What objects are most important to you, that you keep from move to move, refusing to throw away? WordPress.com editor Krista has a chipped, yellow ceramic teapot that sits on her fridge. She never uses it to make tea. Her husband hates it. Why does she keep it? It belonged to her grandmother, who has long since passed away. Every time she sees that teapot, she sees her grandmother’s smile and remembers her easy laughter.
  • What objects speak to you and what do they say?

Using an inanimate object might be the way to find your unique spin on a universal story.

Apply it

Sometimes, the struggle to find the right angle becomes part of the story itself. Consider Wendy Rawlings’ love story on Bending Genre, in which she struggles to find the precise angle from which to write about her romance with an Irish man.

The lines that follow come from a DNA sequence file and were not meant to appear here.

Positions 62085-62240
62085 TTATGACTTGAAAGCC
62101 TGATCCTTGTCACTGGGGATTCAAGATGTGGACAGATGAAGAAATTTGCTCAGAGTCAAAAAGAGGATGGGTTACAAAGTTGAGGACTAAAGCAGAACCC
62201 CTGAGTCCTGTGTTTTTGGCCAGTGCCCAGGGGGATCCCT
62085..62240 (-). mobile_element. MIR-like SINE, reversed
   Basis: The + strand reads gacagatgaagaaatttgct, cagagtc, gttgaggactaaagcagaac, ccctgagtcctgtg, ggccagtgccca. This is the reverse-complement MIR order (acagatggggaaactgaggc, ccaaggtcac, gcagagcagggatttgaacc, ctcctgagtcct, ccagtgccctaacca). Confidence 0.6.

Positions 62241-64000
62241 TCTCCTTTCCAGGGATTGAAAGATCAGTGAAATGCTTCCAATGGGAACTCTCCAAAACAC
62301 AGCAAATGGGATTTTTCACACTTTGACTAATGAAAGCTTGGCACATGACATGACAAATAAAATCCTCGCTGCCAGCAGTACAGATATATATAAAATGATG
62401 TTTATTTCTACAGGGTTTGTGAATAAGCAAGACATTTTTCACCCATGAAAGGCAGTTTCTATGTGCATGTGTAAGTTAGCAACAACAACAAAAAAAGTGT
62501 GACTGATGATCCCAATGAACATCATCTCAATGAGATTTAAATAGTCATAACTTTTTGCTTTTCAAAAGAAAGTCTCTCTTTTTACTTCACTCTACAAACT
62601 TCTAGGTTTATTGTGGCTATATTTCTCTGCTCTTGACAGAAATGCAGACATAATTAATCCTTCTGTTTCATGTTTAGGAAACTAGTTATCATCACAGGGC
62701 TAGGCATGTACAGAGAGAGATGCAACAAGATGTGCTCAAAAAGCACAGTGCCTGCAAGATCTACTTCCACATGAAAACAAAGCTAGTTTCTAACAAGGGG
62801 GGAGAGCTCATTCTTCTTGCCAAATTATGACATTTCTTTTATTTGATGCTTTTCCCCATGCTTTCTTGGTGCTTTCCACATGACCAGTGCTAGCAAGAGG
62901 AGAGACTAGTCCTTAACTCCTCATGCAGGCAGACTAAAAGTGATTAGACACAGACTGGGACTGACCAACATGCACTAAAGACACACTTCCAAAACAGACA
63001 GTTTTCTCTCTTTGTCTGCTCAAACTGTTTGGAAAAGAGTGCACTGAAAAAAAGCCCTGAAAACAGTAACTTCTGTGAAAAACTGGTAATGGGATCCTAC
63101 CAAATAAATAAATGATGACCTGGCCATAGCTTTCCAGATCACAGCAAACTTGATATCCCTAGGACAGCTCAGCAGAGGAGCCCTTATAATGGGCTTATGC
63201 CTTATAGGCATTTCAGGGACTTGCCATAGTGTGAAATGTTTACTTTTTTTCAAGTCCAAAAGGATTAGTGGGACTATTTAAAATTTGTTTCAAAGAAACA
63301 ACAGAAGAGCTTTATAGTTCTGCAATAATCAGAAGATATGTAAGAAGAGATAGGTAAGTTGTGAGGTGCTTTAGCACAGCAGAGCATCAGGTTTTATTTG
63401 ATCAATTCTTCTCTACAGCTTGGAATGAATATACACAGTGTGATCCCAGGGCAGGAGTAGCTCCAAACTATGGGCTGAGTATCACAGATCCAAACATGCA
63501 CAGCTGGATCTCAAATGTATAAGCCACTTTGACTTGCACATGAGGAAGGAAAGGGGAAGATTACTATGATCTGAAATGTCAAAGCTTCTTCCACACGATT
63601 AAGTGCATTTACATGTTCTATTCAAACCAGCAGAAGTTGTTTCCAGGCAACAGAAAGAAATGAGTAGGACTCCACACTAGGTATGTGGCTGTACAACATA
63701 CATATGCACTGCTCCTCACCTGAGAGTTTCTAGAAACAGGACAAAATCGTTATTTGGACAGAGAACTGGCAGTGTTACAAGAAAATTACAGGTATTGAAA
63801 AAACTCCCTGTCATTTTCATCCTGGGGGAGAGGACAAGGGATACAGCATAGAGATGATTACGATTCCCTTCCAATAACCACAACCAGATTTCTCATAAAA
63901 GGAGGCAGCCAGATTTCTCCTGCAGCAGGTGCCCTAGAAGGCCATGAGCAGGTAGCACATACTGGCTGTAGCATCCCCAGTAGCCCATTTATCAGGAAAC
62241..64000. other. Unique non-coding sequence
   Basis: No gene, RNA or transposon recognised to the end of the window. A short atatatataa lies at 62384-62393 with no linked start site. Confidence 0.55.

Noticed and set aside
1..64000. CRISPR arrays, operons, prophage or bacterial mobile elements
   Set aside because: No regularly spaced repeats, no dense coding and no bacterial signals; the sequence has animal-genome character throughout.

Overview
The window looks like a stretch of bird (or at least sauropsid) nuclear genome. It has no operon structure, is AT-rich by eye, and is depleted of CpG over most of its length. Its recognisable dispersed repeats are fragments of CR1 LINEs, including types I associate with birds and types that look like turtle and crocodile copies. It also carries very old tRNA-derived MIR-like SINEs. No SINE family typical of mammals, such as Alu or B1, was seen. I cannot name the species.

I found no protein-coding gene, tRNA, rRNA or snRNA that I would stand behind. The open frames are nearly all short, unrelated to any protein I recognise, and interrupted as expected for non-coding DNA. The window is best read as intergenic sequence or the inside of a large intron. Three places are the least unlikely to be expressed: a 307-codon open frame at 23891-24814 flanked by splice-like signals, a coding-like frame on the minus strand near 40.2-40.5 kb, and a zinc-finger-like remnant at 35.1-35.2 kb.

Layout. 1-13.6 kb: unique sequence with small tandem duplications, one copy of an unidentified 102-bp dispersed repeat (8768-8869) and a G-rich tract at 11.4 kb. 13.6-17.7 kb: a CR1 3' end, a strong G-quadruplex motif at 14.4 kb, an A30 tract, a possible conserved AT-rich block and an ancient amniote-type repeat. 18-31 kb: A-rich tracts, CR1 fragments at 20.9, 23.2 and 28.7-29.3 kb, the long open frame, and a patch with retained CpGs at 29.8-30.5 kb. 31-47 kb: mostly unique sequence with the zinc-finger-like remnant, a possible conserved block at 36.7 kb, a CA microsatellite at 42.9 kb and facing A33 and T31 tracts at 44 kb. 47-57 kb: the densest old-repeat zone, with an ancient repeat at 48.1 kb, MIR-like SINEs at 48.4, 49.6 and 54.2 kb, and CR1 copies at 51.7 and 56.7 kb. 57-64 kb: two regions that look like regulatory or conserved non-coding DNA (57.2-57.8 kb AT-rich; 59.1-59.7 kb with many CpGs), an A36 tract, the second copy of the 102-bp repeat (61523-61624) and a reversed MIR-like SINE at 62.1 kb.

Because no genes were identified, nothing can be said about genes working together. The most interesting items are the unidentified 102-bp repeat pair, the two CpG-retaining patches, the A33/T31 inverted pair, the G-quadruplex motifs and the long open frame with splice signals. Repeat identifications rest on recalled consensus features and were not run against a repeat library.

And now, over to you.

  • Choose any piece of writing you’d like to improve and reread it.
  • What’s your angle?
  • What’s your spin?
  • Which original detail is a doorway into your story?
  • How can you approach this topic or issue or tale in a way that shows your imprint and your experience?

Worry not if the angle isn’t immediately apparent to you. Editing takes time and thought. Writing often needs to sit and steep, just like the best tea. If you’d like, set this piece down for a while. Take a walk and return with a fresh mind later today — or in a few days. You never know: the perfect angle might come to you while you’re in the shower or doing the dishes.